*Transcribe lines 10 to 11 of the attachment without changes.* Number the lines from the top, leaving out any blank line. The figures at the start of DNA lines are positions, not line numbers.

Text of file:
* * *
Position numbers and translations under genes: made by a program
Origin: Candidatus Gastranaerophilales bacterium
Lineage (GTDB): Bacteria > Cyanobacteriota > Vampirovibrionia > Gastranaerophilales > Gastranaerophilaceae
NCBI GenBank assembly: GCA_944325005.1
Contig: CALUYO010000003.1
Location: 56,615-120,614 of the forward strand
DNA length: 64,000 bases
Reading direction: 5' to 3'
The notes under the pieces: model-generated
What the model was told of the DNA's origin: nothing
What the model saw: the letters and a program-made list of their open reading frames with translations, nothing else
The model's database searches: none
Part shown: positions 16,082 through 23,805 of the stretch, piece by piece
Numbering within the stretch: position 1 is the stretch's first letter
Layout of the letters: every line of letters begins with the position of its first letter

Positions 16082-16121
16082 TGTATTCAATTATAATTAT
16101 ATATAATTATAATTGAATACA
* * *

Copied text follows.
What the model was told of the DNA's origin: nothing
What the model saw: the letters and a program-made list of their open reading frames with translations, nothing else